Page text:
Sunday, January 3, 2016

Living Aboard in the Winter

--Blogpost written by Bob

On the mid-Atlantic coast of the U.S. cold weather has just arrived--it will be 19 degrees F tomorrow night.  The past few nights have been below freezing.  Up until now we have been heating our boat with the reverse-cycle air conditioner on heat pump mode.  As the outside water temperature drops below 40 degrees F (it is still 49 degrees F in the Potapsco River), the heat pump will become ineffective and we must switch to using oil-filled radiators for our base heat, supplemented at times by our propane fireplace.

The weather forecast for this week

Today, I winterized the engine, the air conditioner system and the deck wash system.  I have never winterized so late in the season--usually, I do it on Thanksgiving weekend.  Hopefully, this will be the last time I will be winterizing our boat for quite a while.

Living aboard in cold weather is challenging for three primary reasons: condensation, cold floor, and cabin fever--the big three C's.


At places where there is an interface between the warm air inside the boat and the cold air outside the boat (like hatch frames) condensation occurs.  The condensation drip from the inside of the hatch in the v-berth onto my head during the night like Chinese water torture.

This photograph shows how much condensation was on the
inside of our v-berth hatch this morning.

As Maggie says "Everything gets drippy!"  Condensation occurs in many areas where there is little or no internal air flow, like inside cabinets, under the v-berth mattress, and under stacks of clean clothes that lie against the hull.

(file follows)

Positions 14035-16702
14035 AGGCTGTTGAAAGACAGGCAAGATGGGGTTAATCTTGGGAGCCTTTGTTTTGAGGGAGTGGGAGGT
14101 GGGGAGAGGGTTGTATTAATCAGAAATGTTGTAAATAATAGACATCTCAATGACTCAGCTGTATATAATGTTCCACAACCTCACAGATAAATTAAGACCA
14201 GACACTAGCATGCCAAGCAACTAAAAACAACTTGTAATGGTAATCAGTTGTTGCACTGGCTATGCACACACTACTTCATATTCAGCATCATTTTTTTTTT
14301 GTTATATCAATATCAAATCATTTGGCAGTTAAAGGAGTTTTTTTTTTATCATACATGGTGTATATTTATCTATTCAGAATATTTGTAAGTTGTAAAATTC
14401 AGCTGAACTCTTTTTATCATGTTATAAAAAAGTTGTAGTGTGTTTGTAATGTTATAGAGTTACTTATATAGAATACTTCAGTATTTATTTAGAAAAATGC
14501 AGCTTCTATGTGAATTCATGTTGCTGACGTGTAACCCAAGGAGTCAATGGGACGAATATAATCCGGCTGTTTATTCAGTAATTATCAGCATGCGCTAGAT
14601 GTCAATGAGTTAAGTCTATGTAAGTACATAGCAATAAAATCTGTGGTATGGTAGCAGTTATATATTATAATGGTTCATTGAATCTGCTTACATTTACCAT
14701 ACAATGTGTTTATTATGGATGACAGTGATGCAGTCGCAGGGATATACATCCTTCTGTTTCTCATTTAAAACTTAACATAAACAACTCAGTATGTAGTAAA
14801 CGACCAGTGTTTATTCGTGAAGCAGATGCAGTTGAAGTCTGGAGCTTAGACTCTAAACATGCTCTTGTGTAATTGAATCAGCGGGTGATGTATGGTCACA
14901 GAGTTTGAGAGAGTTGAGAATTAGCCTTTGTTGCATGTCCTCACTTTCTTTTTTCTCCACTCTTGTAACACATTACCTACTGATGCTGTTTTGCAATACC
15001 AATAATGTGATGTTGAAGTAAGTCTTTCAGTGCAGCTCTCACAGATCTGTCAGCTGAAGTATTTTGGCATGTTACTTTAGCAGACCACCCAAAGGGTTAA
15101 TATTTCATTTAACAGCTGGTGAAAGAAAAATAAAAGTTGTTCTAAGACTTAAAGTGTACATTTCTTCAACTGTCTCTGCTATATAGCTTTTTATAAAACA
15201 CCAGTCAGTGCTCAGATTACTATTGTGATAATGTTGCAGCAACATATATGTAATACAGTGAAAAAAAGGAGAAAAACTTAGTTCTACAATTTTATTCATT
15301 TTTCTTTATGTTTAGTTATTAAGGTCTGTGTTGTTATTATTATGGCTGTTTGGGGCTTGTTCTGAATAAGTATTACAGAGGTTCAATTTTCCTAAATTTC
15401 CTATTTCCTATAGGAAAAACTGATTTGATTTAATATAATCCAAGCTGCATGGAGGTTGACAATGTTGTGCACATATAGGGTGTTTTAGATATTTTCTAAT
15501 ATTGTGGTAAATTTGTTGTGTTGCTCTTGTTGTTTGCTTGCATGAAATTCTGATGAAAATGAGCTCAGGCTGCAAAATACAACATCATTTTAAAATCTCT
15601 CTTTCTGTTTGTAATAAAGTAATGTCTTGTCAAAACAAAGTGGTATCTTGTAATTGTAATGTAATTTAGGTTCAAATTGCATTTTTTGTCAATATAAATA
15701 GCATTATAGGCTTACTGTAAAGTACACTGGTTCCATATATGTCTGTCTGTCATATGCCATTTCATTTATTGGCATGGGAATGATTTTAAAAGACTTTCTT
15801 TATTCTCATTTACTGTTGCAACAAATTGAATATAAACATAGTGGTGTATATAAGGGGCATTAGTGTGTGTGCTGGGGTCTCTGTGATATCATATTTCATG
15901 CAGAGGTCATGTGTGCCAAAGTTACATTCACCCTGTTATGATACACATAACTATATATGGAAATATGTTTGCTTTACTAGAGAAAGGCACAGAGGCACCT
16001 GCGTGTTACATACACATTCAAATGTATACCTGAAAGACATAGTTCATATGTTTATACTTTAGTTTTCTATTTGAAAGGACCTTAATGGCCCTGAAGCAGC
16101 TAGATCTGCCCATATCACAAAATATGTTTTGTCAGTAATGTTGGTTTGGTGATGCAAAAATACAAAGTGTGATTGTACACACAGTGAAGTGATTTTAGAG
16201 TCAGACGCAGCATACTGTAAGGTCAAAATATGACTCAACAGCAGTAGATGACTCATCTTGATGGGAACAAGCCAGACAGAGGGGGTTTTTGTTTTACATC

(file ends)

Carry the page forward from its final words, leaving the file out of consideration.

Any type of (unvented) combustion, such as cooking with propane, increases the condensation.  Because the propane fireplace exhausts to the outside, it does not add much to the condensation problem.

Cold Floor

The floor in a sailboat (the "cabin sole") is below the waterline and the cold water outside the hull acts like a huge heat sink.  As the boat is heated internally, the heat rises to the top of the cabin, leaving the floors cold.  The only remedy we have found for this is the use of throw rugs in the main cabin.

The sides of the v-berth become cold areas in the winter too, though not quite as bad as the floor.  To combat this, we use a heated mattress pad--it is heavenly to climb into a heated bed at night!

Cabin Fever

For me, this is the worst of the three primary problems of living aboard in the winter.  Our boat's internal living area is about 200 square feet, qualifying as a "tiny house."  Unlike the summer when all of the outdoors is our living area, in the winter we are confined.  Due to the shortened daylight hours and the cold weather, our normal outdoor activities, including boat projects, are curtailed.

One of my remedies for cabin fever this year involves a week in Miami Beach
for the boat show in mid-February.  Cabin Fever is such a serious problem I
will be devoting a future blogpost to this subject.


If our blogposts start sounding a little crazy, you have to realize that cabin fever is probably getting severe.  On the bright side, our refrigeration requires less power and just think, only 77 days until Spring!

Thanks for following our blog!

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